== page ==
Today I was lead to this video and I am so grateful. I spent 2011 in the hospital every day with my 89 year old Mom and the diary I kept was basically the journal of the last year of her life. I started and stopped writing in a diary for myself many times this year, but stopped each time because I was clearly focused on my grief and not on my small wins this year. I started by sitting outside for 20 minutes each morning and just writing in my pocket Moleskine about the weather. Then I moved on to add small wins in my life on my road to find a new job (after two years of being out of work.) I would like to suggest to people to make an appointment with yourself on your calendar every day – 30 minutes before bed or when you wake up, or on the way home (if you travel mass transit.) Whether you type on a keyboard or write by hand (which to me connects your heart to your soul), the writing will help you remember how wonderful you are and help you come across solutions to daily issues while you are writing.

  • Colin Meda

    Inspiration seems to constantly disappear forever for me. I’ve
    been learning to celebrate the small things in life and blessings on a daily
    basis to find inspiration. I encourage everyone to keep inspiring everyone.

  • Random Chick

    I have attempted to journal many times but what I didn’t realize was it’s intrinsic value. Thank you for helping me get back to it!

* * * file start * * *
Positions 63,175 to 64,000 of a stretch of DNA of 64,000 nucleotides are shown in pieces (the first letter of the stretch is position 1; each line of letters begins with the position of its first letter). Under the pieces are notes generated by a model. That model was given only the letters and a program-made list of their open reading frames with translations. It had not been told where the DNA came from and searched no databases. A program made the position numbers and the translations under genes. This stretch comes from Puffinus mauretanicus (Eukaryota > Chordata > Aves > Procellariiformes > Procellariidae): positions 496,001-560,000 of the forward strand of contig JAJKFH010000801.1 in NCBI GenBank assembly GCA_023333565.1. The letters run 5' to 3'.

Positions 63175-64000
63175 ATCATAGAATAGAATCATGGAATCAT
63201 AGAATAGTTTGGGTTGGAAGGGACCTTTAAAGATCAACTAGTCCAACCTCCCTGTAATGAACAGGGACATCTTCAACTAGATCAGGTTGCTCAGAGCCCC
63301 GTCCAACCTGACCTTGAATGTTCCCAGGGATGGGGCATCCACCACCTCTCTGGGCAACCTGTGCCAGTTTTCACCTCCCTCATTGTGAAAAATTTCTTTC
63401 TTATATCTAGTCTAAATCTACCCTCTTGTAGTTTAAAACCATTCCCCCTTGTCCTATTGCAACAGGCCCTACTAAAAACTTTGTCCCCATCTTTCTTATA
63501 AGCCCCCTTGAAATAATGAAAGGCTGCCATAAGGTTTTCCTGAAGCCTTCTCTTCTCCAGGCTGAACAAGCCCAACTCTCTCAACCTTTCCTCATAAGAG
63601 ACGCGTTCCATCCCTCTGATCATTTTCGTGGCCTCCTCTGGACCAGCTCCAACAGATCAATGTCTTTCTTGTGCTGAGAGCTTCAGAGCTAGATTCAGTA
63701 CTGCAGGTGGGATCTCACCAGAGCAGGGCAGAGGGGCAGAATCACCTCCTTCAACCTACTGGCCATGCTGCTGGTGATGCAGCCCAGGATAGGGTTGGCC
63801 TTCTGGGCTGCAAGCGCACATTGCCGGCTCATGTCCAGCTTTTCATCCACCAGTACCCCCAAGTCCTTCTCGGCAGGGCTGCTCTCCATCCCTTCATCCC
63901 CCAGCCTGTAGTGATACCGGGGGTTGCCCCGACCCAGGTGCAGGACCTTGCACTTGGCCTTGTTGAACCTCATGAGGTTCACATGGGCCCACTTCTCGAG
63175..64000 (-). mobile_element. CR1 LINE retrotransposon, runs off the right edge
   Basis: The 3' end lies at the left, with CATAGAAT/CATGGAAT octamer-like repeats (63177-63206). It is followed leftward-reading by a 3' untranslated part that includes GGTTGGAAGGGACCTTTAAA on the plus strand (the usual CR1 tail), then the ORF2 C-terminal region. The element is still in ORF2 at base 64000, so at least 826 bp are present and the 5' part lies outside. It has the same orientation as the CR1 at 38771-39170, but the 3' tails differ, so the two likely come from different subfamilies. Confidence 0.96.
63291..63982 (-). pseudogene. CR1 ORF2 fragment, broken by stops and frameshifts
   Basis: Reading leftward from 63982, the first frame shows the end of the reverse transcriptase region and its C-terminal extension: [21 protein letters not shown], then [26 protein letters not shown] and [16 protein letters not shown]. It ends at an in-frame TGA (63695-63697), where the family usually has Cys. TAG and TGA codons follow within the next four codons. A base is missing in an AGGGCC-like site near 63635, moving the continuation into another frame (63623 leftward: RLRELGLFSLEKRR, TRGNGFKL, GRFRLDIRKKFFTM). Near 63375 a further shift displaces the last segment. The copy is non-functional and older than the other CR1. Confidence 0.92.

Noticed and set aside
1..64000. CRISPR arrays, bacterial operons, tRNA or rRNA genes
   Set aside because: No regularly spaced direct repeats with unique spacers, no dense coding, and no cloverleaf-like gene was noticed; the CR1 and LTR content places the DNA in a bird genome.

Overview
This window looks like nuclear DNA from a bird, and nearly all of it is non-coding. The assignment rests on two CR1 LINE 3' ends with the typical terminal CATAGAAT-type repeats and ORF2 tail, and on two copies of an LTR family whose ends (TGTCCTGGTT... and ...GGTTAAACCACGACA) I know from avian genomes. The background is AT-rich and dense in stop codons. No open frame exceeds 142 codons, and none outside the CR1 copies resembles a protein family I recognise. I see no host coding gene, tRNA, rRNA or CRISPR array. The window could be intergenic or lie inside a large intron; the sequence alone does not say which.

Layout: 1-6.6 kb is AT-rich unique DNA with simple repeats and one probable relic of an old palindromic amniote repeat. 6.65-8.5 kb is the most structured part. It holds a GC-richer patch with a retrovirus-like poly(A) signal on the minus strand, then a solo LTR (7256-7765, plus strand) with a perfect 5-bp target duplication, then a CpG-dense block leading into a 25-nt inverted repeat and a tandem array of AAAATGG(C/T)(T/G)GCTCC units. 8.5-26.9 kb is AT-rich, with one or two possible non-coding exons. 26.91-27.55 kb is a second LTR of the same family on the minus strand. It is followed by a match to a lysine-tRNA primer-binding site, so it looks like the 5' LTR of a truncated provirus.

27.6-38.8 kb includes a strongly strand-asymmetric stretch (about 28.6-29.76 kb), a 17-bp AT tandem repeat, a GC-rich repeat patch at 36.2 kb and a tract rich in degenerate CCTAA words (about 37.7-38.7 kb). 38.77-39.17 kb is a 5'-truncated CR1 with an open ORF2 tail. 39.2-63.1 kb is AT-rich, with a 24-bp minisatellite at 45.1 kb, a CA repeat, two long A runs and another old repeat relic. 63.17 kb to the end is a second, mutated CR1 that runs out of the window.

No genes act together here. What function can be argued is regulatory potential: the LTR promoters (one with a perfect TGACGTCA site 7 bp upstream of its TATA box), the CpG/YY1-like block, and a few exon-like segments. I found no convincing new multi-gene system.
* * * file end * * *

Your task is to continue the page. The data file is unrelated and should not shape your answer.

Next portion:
• Edgardo

    Just wonderful very revealing, I have not dle constubre daily but the vitacora but I have no todabia froma join my many notebooks and notebook s make this simpler, but I know I’m on the right caminon thanks Teresa

  • Joe Trunzo

    Yippy! Thanks for the great lecture.

  • Hannes Grebin

    I reuse the simple calendar app as an searchable online diary (if you type ‘SAMPLE HEADLINE (NOTE TEXT)’ — did you see the brackets? this will re-insure that SAMPLE HEADLINE will stay as headline & NOTE TEXT/body text would added to the related note.
    extra-tip: try to 1st write all entries¬es in your fav offline editor than copy&paste.

    best benefit? — it’s searchable. type doctor, and you find all related entries 🙂

    Next big step would be getting me a moleskine calendar (already ordered 2012-edition) and track everything and put it on 30boxes in the evening routine.

  • YHS

    after this speech,I will pick up my dairy again and write down not just life detail but also work progress. thx!

  • Jan

    amazing, thank you

  • Camilla Oliveira

    I’ve been using this “work diary” idea for a few months and it has given me more self awareness and helped me to rethink tough situations and solve hard problems. It is also makes me conscious of my daily achievements and failures, so I can celebrate the first ones and fix the last.

  • Adar Darnov

    Very inspiring. I write a lot as it is but this will help me get more out of it.

  • Family First

    This video really inspiring me.

  • Chris Raymond

    I find this SO true: When I no longer feel that there is any identifiable “progress” to be made in a workplace on anything meaningful, I feel totally demoralized. I think it’s a mistake for employers to think lack of structure and project management equates to “freedom”. Usually, it equates to entropy!